InterMune, which is in the process of being acquired by Roche for $8.3 billion, says that data over 72 weeks provides further evidence of a durable pirfenidone treatment benefit on multiple measures of idiopathic pulmonary fibrosis including reducing the risk of mortality.
Speaking at the European Respiratory Society meeting in Munich, Giacomo di Nepi, head of InterMune Europe, also said that previously published data from the ASCEND study on Esbriet (pirfenidone) was submitted to the European Medicines Agency in July and the revised Summary of Product Characteristics should be effective by year-end.
A raft of pirfenidone long-term safety and tolerability data was presented at the ERS, including real-world data from an ongoing patient registry, confirming safety to be consistent with clinical trials. The analysis of data from the ASCEND and CAPACITY studies showed a durable pirfenidone treatment benefit on multiple measures of disease status in IPF patients up to 72 weeks of treatment.
Paul Noble at Cedars-Sinai Medical Center in Los Angeles, said the “spectacular” ASCEND results had exceeded all expectations and that the pooled data showed a 52% reduction in risk of a greater than or equal to 10% decline predicted for forced vital capacity (FVC) or death, plus a 34% reduction in the risk of a 50 metre decline in six-minute walk distance or death. The progression-free survival analysis showed the risk of progression was reduced by 38% for pirfenidone compared with placebo.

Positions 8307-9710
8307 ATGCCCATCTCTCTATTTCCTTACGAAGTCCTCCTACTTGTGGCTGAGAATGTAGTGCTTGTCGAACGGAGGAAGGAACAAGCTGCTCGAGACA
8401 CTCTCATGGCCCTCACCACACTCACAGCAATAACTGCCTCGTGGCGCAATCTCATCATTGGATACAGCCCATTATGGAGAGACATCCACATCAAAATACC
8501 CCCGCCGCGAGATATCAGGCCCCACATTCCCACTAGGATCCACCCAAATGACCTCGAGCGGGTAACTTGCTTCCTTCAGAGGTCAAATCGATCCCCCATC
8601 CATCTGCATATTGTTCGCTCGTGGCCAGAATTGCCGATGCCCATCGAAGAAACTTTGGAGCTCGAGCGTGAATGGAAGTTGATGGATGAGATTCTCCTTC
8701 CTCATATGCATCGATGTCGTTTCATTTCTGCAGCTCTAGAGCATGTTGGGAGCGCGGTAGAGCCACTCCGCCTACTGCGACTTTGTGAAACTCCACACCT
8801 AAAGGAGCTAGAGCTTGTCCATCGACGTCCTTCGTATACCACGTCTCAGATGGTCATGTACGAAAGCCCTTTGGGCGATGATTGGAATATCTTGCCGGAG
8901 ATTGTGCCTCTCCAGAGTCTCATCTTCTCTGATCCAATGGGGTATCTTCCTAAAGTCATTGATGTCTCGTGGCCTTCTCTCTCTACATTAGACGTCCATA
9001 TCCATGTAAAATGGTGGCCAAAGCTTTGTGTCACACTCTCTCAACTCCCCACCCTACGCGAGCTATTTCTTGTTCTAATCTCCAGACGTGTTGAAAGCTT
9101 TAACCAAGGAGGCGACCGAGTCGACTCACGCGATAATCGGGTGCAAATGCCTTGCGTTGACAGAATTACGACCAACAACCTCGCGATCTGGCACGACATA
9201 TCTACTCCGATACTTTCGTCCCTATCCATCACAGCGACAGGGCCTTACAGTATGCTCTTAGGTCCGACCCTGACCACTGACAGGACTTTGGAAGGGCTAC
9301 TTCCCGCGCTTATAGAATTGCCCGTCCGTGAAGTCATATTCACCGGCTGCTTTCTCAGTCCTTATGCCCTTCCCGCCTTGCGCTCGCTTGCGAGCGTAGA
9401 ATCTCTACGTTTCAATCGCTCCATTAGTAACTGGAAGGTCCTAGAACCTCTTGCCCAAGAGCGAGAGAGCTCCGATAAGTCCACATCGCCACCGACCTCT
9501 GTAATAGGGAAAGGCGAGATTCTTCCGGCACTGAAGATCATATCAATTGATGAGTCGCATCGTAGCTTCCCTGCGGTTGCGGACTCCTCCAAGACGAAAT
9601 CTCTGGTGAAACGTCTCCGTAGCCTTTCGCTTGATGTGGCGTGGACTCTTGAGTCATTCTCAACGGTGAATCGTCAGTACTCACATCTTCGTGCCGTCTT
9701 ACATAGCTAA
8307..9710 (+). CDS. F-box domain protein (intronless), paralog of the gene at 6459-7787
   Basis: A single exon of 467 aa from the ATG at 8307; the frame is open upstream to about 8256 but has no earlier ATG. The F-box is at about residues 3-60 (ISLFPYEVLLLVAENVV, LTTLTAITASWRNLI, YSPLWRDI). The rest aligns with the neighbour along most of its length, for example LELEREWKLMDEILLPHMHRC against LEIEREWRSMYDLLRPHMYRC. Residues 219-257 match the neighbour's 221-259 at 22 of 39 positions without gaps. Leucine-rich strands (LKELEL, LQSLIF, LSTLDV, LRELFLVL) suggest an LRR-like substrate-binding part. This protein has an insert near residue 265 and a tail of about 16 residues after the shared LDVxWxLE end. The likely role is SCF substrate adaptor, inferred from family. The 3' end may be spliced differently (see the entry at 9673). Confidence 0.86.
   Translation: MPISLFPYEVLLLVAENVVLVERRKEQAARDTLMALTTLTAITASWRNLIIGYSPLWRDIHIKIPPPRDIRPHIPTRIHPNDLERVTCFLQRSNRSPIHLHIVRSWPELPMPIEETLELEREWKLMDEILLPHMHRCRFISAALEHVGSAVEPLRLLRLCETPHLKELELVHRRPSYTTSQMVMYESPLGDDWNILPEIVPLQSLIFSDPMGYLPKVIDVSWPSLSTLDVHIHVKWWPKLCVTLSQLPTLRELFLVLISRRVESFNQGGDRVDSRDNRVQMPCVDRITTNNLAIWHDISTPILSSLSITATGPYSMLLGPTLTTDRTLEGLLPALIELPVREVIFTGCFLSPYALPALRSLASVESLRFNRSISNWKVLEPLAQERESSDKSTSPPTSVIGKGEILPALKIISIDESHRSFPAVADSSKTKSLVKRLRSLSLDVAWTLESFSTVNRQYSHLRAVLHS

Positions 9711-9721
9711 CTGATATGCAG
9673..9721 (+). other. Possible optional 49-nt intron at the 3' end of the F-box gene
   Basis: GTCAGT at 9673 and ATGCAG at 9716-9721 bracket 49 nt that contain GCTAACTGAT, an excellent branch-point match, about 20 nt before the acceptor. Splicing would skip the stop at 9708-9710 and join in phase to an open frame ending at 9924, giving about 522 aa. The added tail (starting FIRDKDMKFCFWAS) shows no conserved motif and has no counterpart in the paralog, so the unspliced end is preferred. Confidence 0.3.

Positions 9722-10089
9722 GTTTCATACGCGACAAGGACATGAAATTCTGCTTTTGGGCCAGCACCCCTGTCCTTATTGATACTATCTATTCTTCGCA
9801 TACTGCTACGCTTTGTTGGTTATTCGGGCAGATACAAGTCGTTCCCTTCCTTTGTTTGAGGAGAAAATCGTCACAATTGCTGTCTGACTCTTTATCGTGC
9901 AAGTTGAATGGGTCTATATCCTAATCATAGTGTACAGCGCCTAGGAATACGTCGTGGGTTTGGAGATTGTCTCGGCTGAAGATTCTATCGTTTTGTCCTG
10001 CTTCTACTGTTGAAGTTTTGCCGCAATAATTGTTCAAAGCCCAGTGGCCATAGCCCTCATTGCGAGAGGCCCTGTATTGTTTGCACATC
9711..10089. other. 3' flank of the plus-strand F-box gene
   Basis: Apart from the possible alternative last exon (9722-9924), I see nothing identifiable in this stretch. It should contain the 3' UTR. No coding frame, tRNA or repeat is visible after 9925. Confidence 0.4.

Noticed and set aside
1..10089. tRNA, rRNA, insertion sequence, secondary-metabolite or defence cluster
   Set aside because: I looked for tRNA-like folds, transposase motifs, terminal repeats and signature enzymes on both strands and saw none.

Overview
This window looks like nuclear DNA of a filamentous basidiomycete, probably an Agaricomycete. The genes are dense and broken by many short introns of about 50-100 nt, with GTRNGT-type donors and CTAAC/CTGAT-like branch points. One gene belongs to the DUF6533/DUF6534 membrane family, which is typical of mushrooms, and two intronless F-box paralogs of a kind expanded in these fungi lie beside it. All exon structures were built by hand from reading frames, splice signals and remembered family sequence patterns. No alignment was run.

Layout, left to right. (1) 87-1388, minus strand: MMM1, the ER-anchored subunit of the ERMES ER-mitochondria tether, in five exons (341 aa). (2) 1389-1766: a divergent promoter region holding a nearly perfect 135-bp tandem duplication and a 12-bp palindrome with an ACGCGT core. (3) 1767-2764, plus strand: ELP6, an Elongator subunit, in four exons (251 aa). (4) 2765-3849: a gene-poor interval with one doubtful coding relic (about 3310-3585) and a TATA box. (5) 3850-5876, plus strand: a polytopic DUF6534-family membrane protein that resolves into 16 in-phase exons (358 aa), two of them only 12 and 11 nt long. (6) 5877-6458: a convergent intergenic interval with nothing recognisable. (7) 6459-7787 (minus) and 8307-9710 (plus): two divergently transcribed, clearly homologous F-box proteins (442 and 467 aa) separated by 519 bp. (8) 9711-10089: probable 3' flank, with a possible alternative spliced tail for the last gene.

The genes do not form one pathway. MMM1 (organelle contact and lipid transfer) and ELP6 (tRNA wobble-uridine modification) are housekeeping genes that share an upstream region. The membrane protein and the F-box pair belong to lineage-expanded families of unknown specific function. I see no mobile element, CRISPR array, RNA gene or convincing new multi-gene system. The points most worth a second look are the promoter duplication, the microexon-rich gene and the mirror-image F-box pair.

Additionally, the risk of all-cause mortality was reduced by 37% and the risk of treatment emergent IPF-related mortality was reduced by 60% in the pirfenidone group. “This analysis provides compelling evidence to support the long-term efficacy benefits associated with pirfenidone,” said Prof Noble.
A separate study presented by Ulrich Costabel from Essen University Hospital in Germany examined the long-term safety of pirfenidone in patients with IPF enrolled in RECAP – a long-term, open-label extension study. Interim analysis showed pirfenidone to have a favourable safety profile and to be generally well tolerated for up to 4.9 years.
The safety of pirfenidone was also evaluated in an interim analysis of data from 530 patients enrolled in PASSPORT, a post-authorisation surveillance study assessing the long-term safety of patients receiving pirfenidone in the clinical setting in Europe. Interim results, presented by Dirk Koschel of Fachkrankenhaus Coswig in Germany, showed that the safety of pirfenidone in the real world setting appears to be consistent with that observed in clinical trials.
Mr di Nepi said that the new ASCEND data was filed with the US Food and Drug Administration as part of a resubmission in May. In July 2014, pirfenidone, which in all likelihood will compete with Boehringer Ingelheim’s nintedanib, received breakthrough therapy designation and has an action date of November 23.